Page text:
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Creating a Historical Context for Asian/ Asian-American Women: Shifting Identities of Asian/Asian-American Women in Sonoma County, 1900 – the 1950s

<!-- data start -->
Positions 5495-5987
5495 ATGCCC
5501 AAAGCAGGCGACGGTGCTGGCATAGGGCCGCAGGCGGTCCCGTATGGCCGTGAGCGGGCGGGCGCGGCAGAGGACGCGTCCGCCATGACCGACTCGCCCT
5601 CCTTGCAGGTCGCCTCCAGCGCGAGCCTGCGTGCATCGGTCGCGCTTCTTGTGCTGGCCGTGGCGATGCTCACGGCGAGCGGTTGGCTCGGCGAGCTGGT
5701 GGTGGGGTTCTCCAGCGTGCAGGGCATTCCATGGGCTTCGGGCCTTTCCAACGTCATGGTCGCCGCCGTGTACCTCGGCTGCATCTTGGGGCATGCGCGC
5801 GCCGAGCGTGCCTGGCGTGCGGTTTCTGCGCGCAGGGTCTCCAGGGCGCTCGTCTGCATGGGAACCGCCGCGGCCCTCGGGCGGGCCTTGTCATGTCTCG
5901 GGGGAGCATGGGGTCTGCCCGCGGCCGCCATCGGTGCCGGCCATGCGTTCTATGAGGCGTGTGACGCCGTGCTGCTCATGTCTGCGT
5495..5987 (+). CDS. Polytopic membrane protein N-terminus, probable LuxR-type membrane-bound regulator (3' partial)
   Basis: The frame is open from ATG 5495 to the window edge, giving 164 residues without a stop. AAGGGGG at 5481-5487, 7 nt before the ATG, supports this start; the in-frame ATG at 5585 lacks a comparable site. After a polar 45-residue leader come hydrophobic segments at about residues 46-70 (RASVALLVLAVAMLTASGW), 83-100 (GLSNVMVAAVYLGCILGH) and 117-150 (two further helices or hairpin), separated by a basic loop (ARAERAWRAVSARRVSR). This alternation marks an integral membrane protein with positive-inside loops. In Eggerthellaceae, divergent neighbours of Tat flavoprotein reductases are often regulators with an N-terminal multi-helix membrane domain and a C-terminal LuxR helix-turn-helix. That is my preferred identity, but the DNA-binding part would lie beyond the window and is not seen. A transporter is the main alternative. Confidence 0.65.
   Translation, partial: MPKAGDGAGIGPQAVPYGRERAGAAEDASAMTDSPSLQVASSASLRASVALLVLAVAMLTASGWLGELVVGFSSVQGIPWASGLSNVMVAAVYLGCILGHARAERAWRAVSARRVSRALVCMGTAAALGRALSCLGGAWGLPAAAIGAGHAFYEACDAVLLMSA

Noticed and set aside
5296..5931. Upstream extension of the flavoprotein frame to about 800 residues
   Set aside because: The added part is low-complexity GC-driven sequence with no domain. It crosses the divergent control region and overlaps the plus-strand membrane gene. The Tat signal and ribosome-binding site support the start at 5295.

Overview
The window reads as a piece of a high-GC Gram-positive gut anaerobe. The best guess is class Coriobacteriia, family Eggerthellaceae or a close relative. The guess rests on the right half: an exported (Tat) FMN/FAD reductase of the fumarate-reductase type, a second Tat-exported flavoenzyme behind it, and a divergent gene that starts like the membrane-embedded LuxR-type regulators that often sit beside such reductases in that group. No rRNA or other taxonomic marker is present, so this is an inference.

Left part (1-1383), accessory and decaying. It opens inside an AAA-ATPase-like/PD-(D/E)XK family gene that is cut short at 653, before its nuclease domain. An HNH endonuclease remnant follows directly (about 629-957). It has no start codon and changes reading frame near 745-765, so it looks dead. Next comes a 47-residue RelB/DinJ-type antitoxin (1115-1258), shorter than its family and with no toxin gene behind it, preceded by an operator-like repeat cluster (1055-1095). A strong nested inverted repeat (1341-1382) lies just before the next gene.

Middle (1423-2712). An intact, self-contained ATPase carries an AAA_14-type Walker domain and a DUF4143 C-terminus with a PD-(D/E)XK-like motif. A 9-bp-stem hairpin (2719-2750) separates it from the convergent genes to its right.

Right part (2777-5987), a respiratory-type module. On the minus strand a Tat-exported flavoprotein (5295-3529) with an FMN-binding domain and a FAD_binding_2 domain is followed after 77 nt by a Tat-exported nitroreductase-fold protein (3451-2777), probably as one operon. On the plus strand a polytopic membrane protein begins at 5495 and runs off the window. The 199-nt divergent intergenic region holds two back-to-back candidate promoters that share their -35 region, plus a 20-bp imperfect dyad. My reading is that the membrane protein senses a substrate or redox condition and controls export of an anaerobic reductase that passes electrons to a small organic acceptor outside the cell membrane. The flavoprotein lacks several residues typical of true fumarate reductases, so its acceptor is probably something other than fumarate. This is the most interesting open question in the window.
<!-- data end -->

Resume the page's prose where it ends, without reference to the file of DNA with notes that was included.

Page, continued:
Purpose of the Study: The purpose of this research is to create a historical context for Historical Archaeology to understand the lived experiences of Asian/Asian-American women so archaeologists can ask questions for the evaluation of historical sites, places, spaces, and properties associated with Asian/Asian-American women. Procedure: A contextual approach utilizing theoretical frameworks from the fields of Asian American studies, Gender Studies, and Historical Archaeology were used to analyze how Asian/Asian-American women create, recreate, maintain their identities in the context of their community involvement, labor participation, marriages, and family dynamics. This research conducted ethnographic interviews of four Sonoma County residents and analyzed historical, archival, and digital resources. Findings: Asian/Asian-American women did not interact with the broader Sonoma County residents or inter-ethnically; however, they were still able to create and maintain a sense of belonging to the community. They took on an assortment of jobs for pay, worked in the family business as unpaid laborers, and took part in the outside labor force. They maintained gendered roles to hold onto their feminine identity while also holding onto the family as a unit. Conclusions: Asian / Asian-American women were empowered actors of their own lives. They were conscious of the social structures around them and adapted to it. They made decisions throughout their lives to take part in the labor force, to join and create communities, and maintain gender roles to maintain their power in social settings that did not allow them to do so.